And, since my heart is normal, my docs told me that I should go on with my routine life as much as possible, and not to worry too much about the number of my heart rate too, unless it is really high (like 150--this number is different for everyone). In my case there are a lot of other symptoms, like dizziness, nausea, and headaches which have kept me from being active. And also I get tired pretty easily, so I know I have to rest a lot. If you are not getting these symptoms, then you're really lucky! :)

Florinef is a steriod which increases blood pressure and blood volume. I took it for almost a year. It did help me initially, but now I don't need it anymore. It can have some crazy side effects, so I would recommend trying lots of salt and compression hose before going on florinef. I see that you are already taking a beta blocker. That's what has helped me the most!

Anyway, just wanted to say welcome.


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Hi Jennifer,

Well I'm also from Ohio, alittle outside of Youngstown. I also was just up at the Cleveland Clinic and saw Dr. Fouad. As for the testing, it was great, and she listened well too, but as for after her telling me it was pots, she did put me on Lapressor and Levsin, but that is all. I have left a few messages to ask a couple of questions about my B/P. They didn't return my calls for days. I was upset.

My heart at rest is around 90, up moving around it ranges from 130 to 180. For me, I listen more to my body about how I feel, then my heart rate. With having three children, (6,5 and 2) I am usally always running around.

As for systoms for me, I get out of breath really easy, and the heat really makes me tired, and I get very hot to the point I almost pass out. I don't have alot of the systoms that others talk about, but I was just diagnosied in July.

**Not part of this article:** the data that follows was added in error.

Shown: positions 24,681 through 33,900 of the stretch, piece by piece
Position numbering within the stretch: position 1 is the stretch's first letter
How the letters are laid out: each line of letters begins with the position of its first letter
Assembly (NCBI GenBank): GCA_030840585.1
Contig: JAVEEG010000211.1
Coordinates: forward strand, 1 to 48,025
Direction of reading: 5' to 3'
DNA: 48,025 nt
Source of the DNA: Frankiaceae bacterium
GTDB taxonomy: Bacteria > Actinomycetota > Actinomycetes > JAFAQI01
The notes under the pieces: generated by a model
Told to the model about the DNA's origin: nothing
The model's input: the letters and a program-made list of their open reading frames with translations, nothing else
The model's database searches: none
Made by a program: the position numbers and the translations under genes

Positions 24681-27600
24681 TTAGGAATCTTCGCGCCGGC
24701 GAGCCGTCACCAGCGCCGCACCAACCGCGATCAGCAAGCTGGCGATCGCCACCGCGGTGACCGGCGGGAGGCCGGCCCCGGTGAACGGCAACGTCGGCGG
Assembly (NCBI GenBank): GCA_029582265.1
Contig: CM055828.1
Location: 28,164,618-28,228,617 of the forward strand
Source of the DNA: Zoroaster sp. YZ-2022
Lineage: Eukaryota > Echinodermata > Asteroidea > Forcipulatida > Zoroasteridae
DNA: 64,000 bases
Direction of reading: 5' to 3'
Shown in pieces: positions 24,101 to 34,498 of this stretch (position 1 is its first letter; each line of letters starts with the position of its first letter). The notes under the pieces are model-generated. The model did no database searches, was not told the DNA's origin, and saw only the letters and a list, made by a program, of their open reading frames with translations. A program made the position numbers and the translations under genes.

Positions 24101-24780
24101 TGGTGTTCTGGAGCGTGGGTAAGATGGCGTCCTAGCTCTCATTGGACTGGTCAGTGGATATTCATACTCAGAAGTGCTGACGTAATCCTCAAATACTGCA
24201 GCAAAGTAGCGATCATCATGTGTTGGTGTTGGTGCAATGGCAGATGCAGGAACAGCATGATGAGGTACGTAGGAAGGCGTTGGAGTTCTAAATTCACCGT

I hope things get better for you.


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hi jennifer -

welcome! i'm sorry you have a reason to be here but am glad you found the site. while, as you're already learning, there are lots of questions without answers as of yet with dysautonomias, there is a lot of great info on the site & some pretty neat people too.

as of two weeks ago today, i'm also an ohioan:-) actually, i was born & raised in ohio but lived in maryland for 8 years and have just returned. i actually live less than 5 miles from the Cleveland Clinic now and was just there last week for an appointment as i'm trying to switch all my docs from baltimore to cleveland.

i'm 25 & have Autonomic Neuropathy, OI/POTS, NCS, & other things that may or may not be related.

unfortunately - as you've found - even if/when one gets an accurate diagnosis, which can be plenty tough enough in and of itself, follow-up with docs can be even tougher. it doesn't fix the situation, but know that you're not alone in this frustration.

regarding your questions, the link nina/mightymouse gave you had LOTS of good info, as have others' responses, but i'll give my 2 cents as well.

in terms of your heart, most folks with dysautonomia have totally healthy hearts. i agree with you that logically it would seem that all that extra beating & high speed work could do damage, but most of the time - thank goodness - that is not the case. largely autonomic issues tend to be functional...that is the organ/part of the body is in and of itself just fine, it just doesn't communicate right with other things going on in the body. so...like others have mentioned, oftentimes tests are done to be certain, esp b/c some symptoms can overlap, but generally speaking the heart muscle itself is okay & will continue to be.